When I picked up The Wealthy Barber from the public library, I figured it must be good: the book was well-worn, the cover bent, pages dog-eared, passages highlighted, whole sections annotated in pencil and pen. Only the best personal finance books receive this sort of treatment. I’m pleased to report that The Wealthy Barber is a good read — author David Chilton offers an excellent introduction to personal finance.
The Wealthy Barber‘s gimmick is that instead of presenting information in a dry subject-by-subject manner, Chilton has written the story of Roy, a small-town barber who is also a millionaire. (Roy got rich slowly.) The reader learns about IRAs and whole life insurance and compound interest as Roy dispenses advice to a trio of customers, each of whom has different financial circumstances. (This allows Chilton to highlight different approaches to certain problems.)
The Wealthy Barber‘s financial planning guidelines include:
- The Ten-Percent Solution: “Wealth beyond your wildest dreams is possible if you follow the golden rule: Invest ten percent of all you make for long-term growth.”
- Wills, Life Insurance, and Responsibility: “The importance of an up-to-date will cannot be overstated.” Estate planning is simple, Chilton says, and can save much future grief. He also covers life insurance.
- Planning for Retirement: Chilton discusses the purpose of Social Security and explains why it cannot be counted upon, especially for the wealthy. He explains individual retirement accounts and discusses the magic of compound returns. “Start investing now!” he says.
- Home, Sweet Home: Chilton offers standard advice on buying a home, though he’s more wary than most about inflated real-estate prices. (And this was written long before the recent housing bubble.) “Paying rent is no more throwing your money away than buying food or clothing is. You need shelter. It’s one of the three basic necessities of life. Renting is one way to acquire that shelter and, in some cases, it’s a very intelligent way.”
- Savving Savvy: Here’s a surprise: Chilton believes budgets are optional. He stresses saving through frugality. “A two-dollar raise [in wages] often translates into only a one-dollar increase in disposable income, the same increase that would result from saving a single dollar.” If you can save $200 when buying a computer, the net effect is the same as receiving a $400 bonus in pay.
- Insights into Investment and Income Tax: The book’s discussion of taxes is run-of-the-mill, though I do love his advice about spending a windfall: “There’s simply no better alternative for the average American than to pay off his or her non-tax-deductible debt.” If you get a windfall, pay off your credit cards!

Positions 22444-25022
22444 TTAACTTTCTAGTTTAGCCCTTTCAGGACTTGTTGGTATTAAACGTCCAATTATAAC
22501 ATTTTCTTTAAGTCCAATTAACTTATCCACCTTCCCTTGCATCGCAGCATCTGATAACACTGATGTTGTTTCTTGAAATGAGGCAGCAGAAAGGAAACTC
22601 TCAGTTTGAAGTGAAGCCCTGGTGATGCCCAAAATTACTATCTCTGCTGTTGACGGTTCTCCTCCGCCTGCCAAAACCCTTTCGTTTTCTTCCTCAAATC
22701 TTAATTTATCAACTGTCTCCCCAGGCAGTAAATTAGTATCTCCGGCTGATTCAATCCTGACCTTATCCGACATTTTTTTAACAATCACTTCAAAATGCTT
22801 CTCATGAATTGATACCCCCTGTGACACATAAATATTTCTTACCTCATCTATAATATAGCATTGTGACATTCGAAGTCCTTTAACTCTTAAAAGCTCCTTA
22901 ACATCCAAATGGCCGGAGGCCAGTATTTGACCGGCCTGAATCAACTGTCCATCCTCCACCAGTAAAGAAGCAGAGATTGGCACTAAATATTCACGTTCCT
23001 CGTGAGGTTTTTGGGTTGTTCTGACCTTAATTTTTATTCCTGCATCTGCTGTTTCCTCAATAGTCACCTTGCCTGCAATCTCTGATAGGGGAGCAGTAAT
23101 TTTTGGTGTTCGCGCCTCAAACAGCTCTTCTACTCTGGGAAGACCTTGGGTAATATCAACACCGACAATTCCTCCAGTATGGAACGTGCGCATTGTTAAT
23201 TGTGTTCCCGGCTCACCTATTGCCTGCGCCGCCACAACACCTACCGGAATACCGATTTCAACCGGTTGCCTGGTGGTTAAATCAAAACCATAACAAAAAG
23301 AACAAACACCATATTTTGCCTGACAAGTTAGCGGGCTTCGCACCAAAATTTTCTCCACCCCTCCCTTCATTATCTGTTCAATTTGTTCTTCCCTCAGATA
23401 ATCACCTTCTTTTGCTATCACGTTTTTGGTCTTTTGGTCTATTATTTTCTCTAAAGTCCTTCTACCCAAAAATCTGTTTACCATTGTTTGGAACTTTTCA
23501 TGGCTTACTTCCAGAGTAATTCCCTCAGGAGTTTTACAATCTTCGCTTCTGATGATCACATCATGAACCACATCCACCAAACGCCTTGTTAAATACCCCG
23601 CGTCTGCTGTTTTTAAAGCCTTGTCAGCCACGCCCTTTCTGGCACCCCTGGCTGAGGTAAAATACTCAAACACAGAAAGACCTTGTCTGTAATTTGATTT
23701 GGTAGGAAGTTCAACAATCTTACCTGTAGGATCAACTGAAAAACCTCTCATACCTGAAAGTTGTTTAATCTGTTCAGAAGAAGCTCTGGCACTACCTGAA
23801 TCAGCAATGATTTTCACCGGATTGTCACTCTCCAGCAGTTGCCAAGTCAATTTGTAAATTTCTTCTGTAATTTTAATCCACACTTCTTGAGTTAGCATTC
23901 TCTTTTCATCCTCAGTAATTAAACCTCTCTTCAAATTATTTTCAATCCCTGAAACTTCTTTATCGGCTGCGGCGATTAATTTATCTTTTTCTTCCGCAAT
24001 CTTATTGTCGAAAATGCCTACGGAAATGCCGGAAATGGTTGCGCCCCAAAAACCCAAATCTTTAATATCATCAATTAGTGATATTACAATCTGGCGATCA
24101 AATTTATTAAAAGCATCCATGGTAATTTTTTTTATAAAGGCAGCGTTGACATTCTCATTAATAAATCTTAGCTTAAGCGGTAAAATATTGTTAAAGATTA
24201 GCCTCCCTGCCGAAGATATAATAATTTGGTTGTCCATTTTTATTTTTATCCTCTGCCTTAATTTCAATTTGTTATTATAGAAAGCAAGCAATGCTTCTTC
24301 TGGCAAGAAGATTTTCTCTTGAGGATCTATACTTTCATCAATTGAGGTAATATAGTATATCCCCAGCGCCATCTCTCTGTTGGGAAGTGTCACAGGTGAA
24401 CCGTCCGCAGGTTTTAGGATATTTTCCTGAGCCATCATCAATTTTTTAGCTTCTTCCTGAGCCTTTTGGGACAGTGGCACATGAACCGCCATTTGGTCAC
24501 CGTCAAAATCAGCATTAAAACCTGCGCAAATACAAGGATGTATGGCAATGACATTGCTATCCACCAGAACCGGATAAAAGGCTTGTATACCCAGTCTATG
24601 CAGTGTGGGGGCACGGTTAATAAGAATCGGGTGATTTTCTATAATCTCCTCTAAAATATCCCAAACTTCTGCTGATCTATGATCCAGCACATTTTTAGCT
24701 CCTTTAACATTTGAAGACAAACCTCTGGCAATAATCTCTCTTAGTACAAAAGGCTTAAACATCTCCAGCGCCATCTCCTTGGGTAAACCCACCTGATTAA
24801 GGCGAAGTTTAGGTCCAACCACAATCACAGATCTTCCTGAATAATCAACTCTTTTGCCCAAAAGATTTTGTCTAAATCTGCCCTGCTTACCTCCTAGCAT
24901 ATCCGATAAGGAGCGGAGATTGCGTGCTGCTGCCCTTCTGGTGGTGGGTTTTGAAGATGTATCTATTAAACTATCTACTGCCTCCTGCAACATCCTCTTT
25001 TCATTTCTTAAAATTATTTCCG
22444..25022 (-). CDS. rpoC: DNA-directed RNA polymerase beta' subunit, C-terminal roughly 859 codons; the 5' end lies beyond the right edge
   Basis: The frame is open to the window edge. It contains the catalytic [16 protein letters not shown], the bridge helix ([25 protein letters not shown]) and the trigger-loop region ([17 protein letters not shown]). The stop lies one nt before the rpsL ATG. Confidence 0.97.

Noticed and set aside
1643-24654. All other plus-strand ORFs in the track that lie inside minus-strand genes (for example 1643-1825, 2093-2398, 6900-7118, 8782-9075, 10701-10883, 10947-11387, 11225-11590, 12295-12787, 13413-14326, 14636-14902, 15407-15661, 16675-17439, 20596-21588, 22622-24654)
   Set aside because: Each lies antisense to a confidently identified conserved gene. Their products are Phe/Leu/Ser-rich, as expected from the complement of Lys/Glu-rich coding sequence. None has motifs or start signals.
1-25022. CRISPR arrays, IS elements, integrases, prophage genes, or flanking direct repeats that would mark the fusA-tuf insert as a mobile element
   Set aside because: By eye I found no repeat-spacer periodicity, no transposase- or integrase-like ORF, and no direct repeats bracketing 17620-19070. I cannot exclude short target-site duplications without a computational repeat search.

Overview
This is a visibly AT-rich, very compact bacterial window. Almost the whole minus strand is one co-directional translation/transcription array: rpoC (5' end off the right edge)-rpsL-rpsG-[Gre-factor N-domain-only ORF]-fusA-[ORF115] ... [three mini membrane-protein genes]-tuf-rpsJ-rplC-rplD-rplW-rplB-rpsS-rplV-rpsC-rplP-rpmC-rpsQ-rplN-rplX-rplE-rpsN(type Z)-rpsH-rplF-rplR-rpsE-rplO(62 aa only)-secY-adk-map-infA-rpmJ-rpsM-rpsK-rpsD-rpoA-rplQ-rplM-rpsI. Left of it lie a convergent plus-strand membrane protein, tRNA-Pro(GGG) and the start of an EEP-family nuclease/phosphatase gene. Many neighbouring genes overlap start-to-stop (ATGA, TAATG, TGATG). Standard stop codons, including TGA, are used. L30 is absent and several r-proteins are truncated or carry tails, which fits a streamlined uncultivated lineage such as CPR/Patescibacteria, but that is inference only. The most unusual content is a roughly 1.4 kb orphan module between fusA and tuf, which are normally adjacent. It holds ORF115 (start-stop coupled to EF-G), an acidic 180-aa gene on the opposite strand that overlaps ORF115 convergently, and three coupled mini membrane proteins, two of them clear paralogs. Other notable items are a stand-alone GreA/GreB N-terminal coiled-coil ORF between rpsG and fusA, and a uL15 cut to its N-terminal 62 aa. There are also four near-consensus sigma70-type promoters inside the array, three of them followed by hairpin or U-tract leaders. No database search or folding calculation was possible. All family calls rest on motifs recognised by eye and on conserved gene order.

- Graduation: Chilton believes a six-month emergency fund is excessive. He recommends keeping about $3,000 set aside. He also spends some time discussing college savings. And he mentions something that I’ve not discussed much at Get Rich Slowly: “Your biggest asset, by far, is your earning power.”
Chilton sticks to the basics. He stresses the importance of paying yourself first, encourages retirement savings, and so on. But his advice is more pragmatic than most. He says that if you take care of the Big Stuff, then you don’t need to sweat the small stuff.
Our ten percent savings, retirement plan contributions, insurance premiums, and mortgage payments or rent are coming off the top, that is, not being taken from whatever is being left over at the end of the month. So, how we spend our discretionary income has astonishingly little impact on our financial future. As long as people are following the rest of our financial planning guidelines, how they handle day-to-day finances can safely be left up to them.
The only problem with The Wealthy Barber is minor for a personal finance book: it’s not a particularly well-written novel. Sifting through the extra passages necessary to make this a novel can make it difficult to find just the good stuff. (I’d love to see a Good Stuff version of this book with all of the narrative removed.)
Next week, I’ll share some of my favorite passages from The Wealthy Barber, which is now one of three personal finance books that I feel comfortable recommending:
- Dave Ramsey’s The Total Money Makeover is an excellent starting point for those saddled with huge debts, or for those who want financial advice from a Christian perspective.
- Your Money or Your Life is a good choice for those who want to track every penny they spend, or for people considering an early retirement. It’s also excellent for those who favor a frugal lifestyle, or are leaning toward voluntary simplicity.
- The Wealthy Barber is the best all-around personal finance guide I’ve read. It’s good for just about everyone. It’s non-technical and provides solid advice.
These are each excellent choices and are readily available at your public library.
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